The securities regulator has sought public opinion on the amendment brought to the Bangladesh Securities and Exchange Commission (Market Maker) Rules, 2016 to finalize the rules for ensuring the market’s supportive role. In this regard, the Bangladesh Securities and Exchange Commission (BSEC) posted the draft amendment on its official website seeking public opinion to be sent to the BSEC chairman. And the opinion will be received by August 21 this year. A company having license of stock broker or dealer can work as market maker after fulfilling the requirements included in draft amendment. As per the amendment, a company must have a minimum paid-up capital of BDT 500 million to work as market maker. The Nasdaq, an American stock exchange, is a prime example of an operation of market makers. There are more than 500 member firms that act as Nasdaq market makers.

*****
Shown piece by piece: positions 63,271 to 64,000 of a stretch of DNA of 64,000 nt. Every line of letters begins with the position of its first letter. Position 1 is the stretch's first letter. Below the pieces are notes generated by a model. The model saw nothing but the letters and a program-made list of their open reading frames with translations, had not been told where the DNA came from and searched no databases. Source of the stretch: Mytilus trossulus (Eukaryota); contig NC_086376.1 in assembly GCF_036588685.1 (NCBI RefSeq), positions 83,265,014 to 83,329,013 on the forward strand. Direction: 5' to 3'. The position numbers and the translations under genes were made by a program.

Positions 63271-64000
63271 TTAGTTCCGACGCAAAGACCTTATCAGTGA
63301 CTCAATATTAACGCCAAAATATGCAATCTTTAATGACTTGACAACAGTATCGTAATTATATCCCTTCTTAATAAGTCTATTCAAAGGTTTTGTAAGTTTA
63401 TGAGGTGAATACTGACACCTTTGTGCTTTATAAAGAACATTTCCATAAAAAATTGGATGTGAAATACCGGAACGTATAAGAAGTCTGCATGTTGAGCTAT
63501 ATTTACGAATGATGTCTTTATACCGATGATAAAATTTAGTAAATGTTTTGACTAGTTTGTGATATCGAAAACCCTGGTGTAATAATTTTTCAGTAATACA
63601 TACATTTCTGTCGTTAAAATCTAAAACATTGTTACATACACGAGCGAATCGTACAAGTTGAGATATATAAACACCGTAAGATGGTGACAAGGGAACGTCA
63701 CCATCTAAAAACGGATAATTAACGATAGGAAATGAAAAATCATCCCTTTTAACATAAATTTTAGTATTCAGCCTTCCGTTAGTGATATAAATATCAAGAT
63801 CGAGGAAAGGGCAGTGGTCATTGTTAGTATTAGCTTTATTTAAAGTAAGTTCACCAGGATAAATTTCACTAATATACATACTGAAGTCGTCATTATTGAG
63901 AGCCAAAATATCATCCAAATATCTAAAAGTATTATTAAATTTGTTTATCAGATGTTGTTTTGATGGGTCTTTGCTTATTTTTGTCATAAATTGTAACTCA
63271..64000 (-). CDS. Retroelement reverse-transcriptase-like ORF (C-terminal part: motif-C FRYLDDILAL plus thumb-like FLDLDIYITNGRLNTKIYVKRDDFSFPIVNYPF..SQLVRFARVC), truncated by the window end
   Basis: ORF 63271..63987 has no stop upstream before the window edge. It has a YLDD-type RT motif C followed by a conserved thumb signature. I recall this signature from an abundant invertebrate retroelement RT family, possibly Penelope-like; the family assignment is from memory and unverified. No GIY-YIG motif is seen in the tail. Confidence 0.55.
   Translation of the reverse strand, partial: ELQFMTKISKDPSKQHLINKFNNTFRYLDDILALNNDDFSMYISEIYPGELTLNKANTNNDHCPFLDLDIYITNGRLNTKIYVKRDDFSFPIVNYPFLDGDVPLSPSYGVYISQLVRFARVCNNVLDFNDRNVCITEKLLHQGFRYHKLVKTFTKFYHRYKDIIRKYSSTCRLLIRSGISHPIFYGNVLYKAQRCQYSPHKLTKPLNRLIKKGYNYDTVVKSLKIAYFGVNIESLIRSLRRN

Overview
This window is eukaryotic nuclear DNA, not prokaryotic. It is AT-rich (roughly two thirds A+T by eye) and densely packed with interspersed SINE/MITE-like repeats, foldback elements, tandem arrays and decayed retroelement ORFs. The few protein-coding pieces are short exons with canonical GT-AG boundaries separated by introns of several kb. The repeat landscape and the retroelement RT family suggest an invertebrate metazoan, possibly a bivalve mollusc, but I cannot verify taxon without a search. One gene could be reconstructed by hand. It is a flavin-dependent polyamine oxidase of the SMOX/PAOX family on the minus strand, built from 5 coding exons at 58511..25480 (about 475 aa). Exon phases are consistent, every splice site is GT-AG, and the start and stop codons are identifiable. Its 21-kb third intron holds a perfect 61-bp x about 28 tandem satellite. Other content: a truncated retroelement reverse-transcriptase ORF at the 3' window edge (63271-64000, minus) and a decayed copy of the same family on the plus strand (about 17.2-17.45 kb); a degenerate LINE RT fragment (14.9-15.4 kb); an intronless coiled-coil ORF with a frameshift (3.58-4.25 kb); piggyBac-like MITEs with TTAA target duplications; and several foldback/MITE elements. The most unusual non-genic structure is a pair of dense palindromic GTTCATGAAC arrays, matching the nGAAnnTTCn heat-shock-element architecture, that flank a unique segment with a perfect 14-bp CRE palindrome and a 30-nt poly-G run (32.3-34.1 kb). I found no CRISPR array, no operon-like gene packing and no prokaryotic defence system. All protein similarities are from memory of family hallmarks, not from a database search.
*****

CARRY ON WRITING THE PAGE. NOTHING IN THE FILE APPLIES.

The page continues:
Foreign investment dropped 32% year-on-year in the first quarter of the year due to uncertain business climate. Between January and March, foreign direct investment or FDI stood at only USD 410.68 million in contrast to USD606.92 million a year earlier, according to data from the central bank. Foreign investment is split into three categories: equity, reinvestment of earnings and intra-company loan. In the first quarter of the year, equity capital or new investment declined 54% from a year earlier to USD 90.29 million. Reinvestment of earnings also fell 9% to USD299.86 million. Intra-company loans also declined four-fold year-on-year to USD 20.53 million during the period. FDI also decreased over the previous quarter by 24%. Economists and businessmen blamed at different times the perennial infrastructural bottlenecks, administrative barriers and uncertainty for the fall in fresh FDI. The problems with roads and highways, ports and land have remained the same.